ACLU of Ohio Presented Arguments at First District Court of Appeals in Case Banning Hamilton County Homeless Encampments
CINCINNATI — The ACLU of Ohio presented oral arguments today at the First District Court of Appeals to argue that the Hamilton County Court of Common Pleas lacked the jurisdiction to issue an improper, sweeping ban on homeless encampments across Hamilton County. Joe Mead argued for the ACLU of Ohio on behalf of New Prospect Baptist Church, a religious organization harmed by the August 16 ruling.
The ACLU of Ohio argues that the initial litigation resulted in a series of broad bans that exceed the court’s authority, and violate due process. “This case was litigated between two friendly parties: Hamilton County and the City of Cincinnati. Both sought the same remedy – to forbid people experiencing homelessness from seeking shelter in tents anywhere within the City and County borders,” argued Joe Mead, cooperating attorney for the ACLU of Ohio. “Rather than address structural and systemic issues that lead to extreme rates of homelessness, the two parties manufactured this lawsuit to decree County-wide policy.”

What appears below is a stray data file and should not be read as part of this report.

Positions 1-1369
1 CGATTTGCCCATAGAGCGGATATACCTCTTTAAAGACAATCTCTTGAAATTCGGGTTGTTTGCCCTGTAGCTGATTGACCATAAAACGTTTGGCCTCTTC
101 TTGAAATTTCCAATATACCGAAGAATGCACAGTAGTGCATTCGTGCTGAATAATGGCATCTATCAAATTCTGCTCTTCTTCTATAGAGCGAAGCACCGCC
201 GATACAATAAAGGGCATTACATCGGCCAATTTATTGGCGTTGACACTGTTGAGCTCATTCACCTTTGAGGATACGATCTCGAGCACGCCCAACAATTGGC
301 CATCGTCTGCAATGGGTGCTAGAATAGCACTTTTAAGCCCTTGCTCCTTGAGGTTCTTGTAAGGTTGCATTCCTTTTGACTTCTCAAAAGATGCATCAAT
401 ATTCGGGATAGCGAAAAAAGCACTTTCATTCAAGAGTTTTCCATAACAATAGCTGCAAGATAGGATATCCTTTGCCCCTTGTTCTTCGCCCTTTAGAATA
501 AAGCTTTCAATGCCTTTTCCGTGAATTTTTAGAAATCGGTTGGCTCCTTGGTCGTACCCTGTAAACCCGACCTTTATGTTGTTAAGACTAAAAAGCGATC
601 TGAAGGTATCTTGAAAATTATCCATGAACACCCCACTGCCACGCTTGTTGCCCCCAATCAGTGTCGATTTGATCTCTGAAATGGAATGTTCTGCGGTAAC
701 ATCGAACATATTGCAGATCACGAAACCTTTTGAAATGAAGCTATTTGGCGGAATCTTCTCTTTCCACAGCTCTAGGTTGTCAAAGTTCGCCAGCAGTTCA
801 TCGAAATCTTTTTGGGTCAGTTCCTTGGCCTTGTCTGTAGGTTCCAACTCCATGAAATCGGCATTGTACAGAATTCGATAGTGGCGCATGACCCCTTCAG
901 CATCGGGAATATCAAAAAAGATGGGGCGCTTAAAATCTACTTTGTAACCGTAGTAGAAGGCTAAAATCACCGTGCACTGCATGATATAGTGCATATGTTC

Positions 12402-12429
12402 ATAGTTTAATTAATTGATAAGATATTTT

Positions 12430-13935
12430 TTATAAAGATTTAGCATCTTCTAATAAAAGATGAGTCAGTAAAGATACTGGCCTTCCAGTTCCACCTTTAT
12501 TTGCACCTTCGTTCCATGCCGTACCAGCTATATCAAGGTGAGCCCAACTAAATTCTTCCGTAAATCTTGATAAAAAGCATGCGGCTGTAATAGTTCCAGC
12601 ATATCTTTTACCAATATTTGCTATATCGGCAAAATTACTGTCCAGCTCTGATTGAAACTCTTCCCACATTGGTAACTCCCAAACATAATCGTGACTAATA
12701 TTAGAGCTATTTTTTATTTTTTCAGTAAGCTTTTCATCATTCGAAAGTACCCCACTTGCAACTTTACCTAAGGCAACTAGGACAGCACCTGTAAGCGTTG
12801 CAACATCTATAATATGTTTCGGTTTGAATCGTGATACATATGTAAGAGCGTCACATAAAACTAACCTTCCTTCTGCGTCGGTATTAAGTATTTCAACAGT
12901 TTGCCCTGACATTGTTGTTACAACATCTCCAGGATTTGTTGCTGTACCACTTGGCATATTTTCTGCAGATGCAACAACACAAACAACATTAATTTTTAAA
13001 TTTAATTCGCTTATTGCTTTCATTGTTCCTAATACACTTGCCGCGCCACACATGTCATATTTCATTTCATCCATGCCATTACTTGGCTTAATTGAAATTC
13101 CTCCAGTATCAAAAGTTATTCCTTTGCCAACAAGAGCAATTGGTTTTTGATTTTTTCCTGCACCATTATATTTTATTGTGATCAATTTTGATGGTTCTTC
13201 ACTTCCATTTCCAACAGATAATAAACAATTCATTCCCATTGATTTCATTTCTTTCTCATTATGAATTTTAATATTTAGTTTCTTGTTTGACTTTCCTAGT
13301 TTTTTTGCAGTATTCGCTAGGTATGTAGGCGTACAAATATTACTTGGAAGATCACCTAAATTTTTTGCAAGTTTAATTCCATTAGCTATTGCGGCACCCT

None of the people experiencing homelessness whose liberty interests were curtailed were named in the suit or given a chance to respond to the ban, and nor were private property owners like New Prospect Baptist Church which opens its grounds to people in need of a place to stay. “The broad and permanent ban presents a formidable roadblock for our client’s religious mission to offer its campground as a sanctuary,” added Mead.
Hamilton County has one of the largest homeless populations in Ohio, with shelters often over capacity and hundreds of people living unsheltered. “The ruling is as unlawful as it is immoral. Poverty is not a crime and County and City leadership must end their assault on people experiencing homelessness,” said J. Bennett Guess, executive director for the ACLU of Ohio.
New Prospect asks the appellate court to direct the lower court to withdraw the unlawful injunction and end the current enforcement of the county-wide ban on homeless encampments.